Men charged for shining laser at APD helicopter

ALBUQUERQUE (KRQE) – A laser pointer may put two Albuquerque men in federal prison after they messed with the wrong helicopter.

The suspects appeared in Albuquerque federal court Wednesday, accused of trying to blind those on board the Albuquerque Police Department’s helicopter.

Back in February, the Feds launched a national advertising campaign as part of a crackdown on people who shine laser pointers at airplanes and helicopters.

Now, two Albuquerque men in their twenties could pay big time for what they thought was harmless.

Michael Saavedra and Dylan Demone were both arraigned on federal charges Thursday of aiming a laser pointed at an aircraft. Both declined to speak to KRQE News 13, with Demone stating, “no comment, hi mom.”

The Feds aren’t laughing though and they’re continuing to pursue the federal charges, which are a felony.

Saavedra and Demone are accused of shining a laser light inside the cockpit of APD’s Air One helicopter.

According to a police report, APD officers were flying a routine night patrol over northwest Albuquerque last August when their cockpit was lit up.

The report says a green laser hit the cockpit window around four times, shining for several seconds each time. The light was coming from the parking lot of a Wal-Mart off Coors Bypass near Cottonwood Mall.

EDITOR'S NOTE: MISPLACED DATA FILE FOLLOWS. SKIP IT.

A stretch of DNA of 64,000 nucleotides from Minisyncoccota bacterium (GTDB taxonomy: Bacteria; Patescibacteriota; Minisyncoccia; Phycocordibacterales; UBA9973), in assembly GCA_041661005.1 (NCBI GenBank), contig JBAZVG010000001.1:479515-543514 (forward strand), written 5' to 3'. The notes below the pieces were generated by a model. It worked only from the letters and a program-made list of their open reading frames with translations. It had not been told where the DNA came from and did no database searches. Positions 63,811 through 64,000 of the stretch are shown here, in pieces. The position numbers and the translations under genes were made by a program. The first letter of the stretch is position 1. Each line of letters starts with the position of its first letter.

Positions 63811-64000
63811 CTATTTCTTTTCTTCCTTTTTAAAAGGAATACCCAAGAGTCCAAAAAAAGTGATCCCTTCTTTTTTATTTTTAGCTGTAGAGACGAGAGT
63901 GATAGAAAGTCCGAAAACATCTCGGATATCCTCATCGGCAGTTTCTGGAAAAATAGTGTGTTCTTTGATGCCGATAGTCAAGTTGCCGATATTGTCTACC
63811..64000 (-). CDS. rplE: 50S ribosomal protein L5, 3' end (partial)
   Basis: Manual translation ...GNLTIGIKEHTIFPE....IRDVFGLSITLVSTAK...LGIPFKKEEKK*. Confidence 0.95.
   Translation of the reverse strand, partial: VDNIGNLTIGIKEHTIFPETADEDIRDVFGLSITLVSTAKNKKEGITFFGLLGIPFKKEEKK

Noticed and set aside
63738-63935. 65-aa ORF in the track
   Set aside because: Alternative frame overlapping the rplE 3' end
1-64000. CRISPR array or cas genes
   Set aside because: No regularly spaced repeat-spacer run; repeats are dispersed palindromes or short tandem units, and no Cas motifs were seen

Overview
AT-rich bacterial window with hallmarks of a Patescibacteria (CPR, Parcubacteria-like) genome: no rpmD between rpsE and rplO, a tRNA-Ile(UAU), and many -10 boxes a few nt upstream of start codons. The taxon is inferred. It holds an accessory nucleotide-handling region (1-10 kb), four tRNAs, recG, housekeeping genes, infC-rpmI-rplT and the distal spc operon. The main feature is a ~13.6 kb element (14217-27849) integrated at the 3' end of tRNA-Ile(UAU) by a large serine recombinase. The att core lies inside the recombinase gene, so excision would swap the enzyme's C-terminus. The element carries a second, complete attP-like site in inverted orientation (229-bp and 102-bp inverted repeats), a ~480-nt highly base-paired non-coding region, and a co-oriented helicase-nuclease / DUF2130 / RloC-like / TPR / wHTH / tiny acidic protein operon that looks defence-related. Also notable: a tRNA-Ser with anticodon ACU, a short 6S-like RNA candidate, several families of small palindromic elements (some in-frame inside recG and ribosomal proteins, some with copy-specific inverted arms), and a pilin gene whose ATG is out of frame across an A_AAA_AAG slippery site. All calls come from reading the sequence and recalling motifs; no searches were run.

According to the report, officers then used their infrared camera on the helicopter and spotted saw a group of people shining the light from the side of the building.

Patrol officers on the ground then raced to the scene and found a group of Wal-Mart employees including Saavedra and Demone.

According to the report, an officer then interviewed Michael Saavedra. The report states, “Michael Saavedra admitted to having the laser and that he had pointed it at the helicopter.” The FBI then took over the investigation.

Saavedra and Demone didn’t say anything in court, but News 13 spoke with their public defender after the arraignment. He said he hadn’t seen all the facts in the case but believes this may be a case of two men doing something they didn’t even know was wrong.

The police report supports that claim saying, “Mr. Saavedra did not intend to harm anyone, nor was he aware it was illegal.”

Saavedra and Demone pleaded “not guilty” to the charges on Wednesday. If convicted, the two could face up to five years in prison and up to $250,000 in fines.

The feds say laser shining at aircraft is a growing problem in Albuquerque. Last year, 27 reports were made near the Sunport alone. That’s double the number from 2012. provides commenting to allow for constructive discussion on the stories we cover. In order to comment here, you acknowledge you have read and agreed to our Terms of Service. Users who violate these terms, including use of vulgar language or racial slurs, will be banned. Please be respectful of the opinions of others. If you see an inappropriate comment, please flag it for our moderators to review.

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